As the number of condors grew, attention began to focus on releasing some back into the wild. In 1988, the US Fish and Wildlife Service began a reintroduction experiment involving the release of captive Andean Condors into the wild in California. Only females were released, to eliminate the possibility of accidentally introducing a South American species into the United States. The experiment was a success, and all the Andean Condors were recaptured and re-released in South America. California Condors were released in 1991 and 1992 in California, and again in 1996 in Arizona near the Grand Canyon. Though the birth rate remains low in the wild, their numbers are increasing steadily through regular releases of captive-reared adolescents.

Unanticipated deaths among these populations occurred due to contact with Golden Eagles, power lines, and other factors such as lead poisoning. Since 1994, captive-bred California Condors have been trained to avoid power lines and people. Since the implementation of this aversion conditioning program, the number of condor deaths due to power lines has greatly decreased. Lead poisoning due to fragmented lead bullets in large game waste is a particularly big problem for condors due to their extremely strong digestive juices; this lead waste is not as much of a problem for other avian scavengers such as the Turkey Vulture and Common Raven. This problem has been addressed in California by the Ridley-Tree Condor Preservation Act, a bill that went into effect July 1, 2008 that requires that hunters use non-lead bullets when hunting in the condor's range.

The California Condor conservation project is also the most expensive species conservation project in United States history, costing over $35 million, including $20 million in federal and state funding, since World War II. However, nesting milestones have been recently reached by the reintroduced condors. In 2003, the first nestling fledged in the wild since 1981. In March 2006, a pair of California Condors attempted to nest in a hollow tree near Big Sur, California. This was the first time in more than 100 years in which a pair of California Condors had been seen nesting in Northern California. In early 2007, a California condor laid an egg in Mexico for the first time since at least the 1930s. The population of the condors has risen due to these wild and also captive nestings. As of August 2008 there are 332 individuals living, including 156 in the wild and the rest in the San Diego Wild Animal Park, the Los Angeles Zoo, the Oregon Zoo, or the World Center for Birds of Prey in Boise, Idaho.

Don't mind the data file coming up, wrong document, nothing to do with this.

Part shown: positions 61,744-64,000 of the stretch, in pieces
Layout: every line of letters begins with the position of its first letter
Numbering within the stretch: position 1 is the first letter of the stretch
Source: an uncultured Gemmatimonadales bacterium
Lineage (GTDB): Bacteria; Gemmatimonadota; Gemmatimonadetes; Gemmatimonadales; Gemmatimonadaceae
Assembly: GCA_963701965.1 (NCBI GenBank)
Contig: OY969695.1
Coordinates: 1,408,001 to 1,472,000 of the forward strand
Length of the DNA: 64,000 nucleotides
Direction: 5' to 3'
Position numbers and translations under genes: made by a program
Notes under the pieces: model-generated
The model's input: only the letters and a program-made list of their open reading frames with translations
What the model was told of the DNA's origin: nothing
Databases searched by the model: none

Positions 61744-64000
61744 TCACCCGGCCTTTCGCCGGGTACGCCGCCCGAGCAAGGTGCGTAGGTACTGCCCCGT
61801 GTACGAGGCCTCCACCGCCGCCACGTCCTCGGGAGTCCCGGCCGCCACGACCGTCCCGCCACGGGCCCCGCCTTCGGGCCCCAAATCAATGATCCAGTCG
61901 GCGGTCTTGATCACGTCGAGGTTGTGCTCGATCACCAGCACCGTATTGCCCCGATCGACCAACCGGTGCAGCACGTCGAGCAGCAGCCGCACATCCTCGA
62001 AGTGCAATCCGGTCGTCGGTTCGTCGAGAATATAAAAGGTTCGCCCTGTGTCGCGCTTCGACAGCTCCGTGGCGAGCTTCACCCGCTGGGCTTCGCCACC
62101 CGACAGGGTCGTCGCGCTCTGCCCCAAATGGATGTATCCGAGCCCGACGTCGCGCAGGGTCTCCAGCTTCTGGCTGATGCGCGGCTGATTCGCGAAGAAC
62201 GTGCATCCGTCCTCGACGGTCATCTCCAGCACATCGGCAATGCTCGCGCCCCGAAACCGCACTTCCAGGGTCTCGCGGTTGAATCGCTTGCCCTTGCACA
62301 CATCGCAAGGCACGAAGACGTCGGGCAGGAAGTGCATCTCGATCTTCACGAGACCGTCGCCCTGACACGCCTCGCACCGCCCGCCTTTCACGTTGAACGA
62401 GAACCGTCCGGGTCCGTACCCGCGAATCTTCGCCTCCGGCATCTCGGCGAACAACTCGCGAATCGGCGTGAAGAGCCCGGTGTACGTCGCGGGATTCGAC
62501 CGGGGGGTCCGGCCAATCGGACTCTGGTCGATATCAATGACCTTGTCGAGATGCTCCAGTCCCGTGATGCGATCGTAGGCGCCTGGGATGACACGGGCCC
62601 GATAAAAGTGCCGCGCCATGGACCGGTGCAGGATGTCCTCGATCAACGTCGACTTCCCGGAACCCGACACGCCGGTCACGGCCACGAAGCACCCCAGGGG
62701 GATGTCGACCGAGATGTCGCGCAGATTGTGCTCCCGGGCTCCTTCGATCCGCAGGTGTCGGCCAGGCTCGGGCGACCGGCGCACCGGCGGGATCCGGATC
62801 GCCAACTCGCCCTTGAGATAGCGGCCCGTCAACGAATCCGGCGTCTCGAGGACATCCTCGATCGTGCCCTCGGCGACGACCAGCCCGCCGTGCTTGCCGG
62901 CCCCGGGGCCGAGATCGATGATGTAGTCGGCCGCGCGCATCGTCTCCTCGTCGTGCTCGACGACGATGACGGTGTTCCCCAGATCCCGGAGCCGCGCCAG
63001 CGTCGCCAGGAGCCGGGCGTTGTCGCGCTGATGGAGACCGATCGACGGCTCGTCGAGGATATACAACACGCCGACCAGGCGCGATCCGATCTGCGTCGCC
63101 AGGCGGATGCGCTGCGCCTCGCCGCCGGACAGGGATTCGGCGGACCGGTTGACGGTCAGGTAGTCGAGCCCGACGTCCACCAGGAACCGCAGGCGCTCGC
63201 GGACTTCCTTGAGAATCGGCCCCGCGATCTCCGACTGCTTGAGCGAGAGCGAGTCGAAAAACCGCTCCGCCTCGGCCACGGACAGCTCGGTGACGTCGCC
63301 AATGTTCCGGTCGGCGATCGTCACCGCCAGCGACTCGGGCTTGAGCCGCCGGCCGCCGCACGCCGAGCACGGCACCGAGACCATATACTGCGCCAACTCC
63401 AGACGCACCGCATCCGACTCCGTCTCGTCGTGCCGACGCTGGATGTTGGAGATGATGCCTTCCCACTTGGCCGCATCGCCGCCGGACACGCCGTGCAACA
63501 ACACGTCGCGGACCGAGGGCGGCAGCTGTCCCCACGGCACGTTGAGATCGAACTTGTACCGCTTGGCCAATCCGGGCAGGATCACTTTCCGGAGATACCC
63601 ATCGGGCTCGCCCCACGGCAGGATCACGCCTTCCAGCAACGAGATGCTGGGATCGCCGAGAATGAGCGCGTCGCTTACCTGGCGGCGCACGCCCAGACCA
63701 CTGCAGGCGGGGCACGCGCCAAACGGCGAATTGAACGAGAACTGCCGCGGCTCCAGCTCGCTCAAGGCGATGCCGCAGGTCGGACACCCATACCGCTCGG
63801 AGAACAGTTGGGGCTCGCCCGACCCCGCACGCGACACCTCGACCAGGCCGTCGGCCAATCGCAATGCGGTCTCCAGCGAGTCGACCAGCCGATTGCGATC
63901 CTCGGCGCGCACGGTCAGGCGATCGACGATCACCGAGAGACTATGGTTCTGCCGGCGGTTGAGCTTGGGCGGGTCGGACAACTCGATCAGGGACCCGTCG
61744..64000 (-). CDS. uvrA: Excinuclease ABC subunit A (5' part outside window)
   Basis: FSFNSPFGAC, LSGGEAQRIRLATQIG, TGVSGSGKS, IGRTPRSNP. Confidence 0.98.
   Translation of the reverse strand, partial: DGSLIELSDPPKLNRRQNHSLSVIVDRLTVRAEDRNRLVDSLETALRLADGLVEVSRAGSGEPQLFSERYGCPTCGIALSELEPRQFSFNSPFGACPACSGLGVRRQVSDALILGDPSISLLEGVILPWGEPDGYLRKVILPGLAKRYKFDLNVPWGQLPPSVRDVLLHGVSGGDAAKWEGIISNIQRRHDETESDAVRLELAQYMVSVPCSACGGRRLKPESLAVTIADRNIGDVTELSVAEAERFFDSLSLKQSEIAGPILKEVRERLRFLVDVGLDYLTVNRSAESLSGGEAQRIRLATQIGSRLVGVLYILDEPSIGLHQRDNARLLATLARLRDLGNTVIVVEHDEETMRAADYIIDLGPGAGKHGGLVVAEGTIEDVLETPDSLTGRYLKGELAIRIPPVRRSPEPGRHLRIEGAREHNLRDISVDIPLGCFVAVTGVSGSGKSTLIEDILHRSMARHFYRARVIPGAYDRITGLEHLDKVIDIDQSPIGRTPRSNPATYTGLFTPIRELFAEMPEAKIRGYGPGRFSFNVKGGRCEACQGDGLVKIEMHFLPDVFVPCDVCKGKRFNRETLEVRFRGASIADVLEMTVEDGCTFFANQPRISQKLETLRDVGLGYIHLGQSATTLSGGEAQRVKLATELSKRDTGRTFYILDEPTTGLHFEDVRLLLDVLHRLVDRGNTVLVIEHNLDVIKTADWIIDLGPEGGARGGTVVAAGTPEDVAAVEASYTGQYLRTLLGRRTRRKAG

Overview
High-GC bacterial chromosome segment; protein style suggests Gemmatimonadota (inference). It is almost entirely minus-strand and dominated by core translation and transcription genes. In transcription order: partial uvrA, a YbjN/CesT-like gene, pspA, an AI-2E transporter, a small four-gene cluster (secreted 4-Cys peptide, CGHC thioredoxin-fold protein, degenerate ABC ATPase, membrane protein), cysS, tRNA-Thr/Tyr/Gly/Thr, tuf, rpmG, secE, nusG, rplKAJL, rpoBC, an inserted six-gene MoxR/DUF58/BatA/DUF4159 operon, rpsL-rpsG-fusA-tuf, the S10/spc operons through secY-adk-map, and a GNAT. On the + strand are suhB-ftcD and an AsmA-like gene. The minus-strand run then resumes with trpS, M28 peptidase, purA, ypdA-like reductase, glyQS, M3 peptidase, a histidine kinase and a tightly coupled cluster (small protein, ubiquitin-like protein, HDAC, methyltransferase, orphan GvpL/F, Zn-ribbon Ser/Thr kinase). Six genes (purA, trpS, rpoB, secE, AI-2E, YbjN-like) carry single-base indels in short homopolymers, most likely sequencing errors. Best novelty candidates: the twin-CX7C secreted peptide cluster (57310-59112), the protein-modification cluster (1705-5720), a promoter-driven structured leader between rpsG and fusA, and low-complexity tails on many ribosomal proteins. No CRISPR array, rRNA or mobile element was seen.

Relationship with humans

Throughout its historic range, the California Condor has been a popular subject of mythology and an important symbol to Native Americans. Unusually, this bird takes on different roles in the storytelling of the different tribes.

The Wiyot tribe of California say that the condor recreated mankind after Above Old Man wiped humanity out with a flood. However, other tribes, like California's Mono, viewed the condor as a destroyer, not a creator. They say that Condor seized humans, cut off their heads, and drained their blood so that it would flood Ground Squirrel's home. Condor then seized Ground Squirrel after he fled, but Ground Squirrel managed to cut off Condor's head when Condor paused to take a drink of the blood. According to the Yokut tribe, the condor sometimes ate the moon, causing the lunar cycle, and his wings caused eclipses. The Chumash tribe of Southern California believed that the condor was once a white bird, but it turned black when it flew too close to a fire.

Condor bones have been found in Native American graves, as have condor feather headdresses. Cave paintings of condors have also been discovered. Some tribes ritually killed condors to make ceremonial clothing out of their feathers. Shamans then danced while wearing these to reach the upper and lower spiritual worlds. Whenever a shaman died, his clothes were said to be cursed, so new clothing had to be made for his successor. Some scientists, such as Noel Snyder, believe that this process of making ceremonial clothing helped contribute to the condor's decline. If so, this would be the only known species that was endangered by the California natives.

References

Cited texts

  • Database entry includes justification for why this species is critically endangered.
  • Lesson, René-Primevère (1842). L'Echo du monde savant. [Description of genus Gymnogyps]. ser. 2 6(44): col.1037
  • Nielsen, John (2006). Condor: To the Brink and Back—The Life and Times of One Giant Bird. New York: Harper Perennial.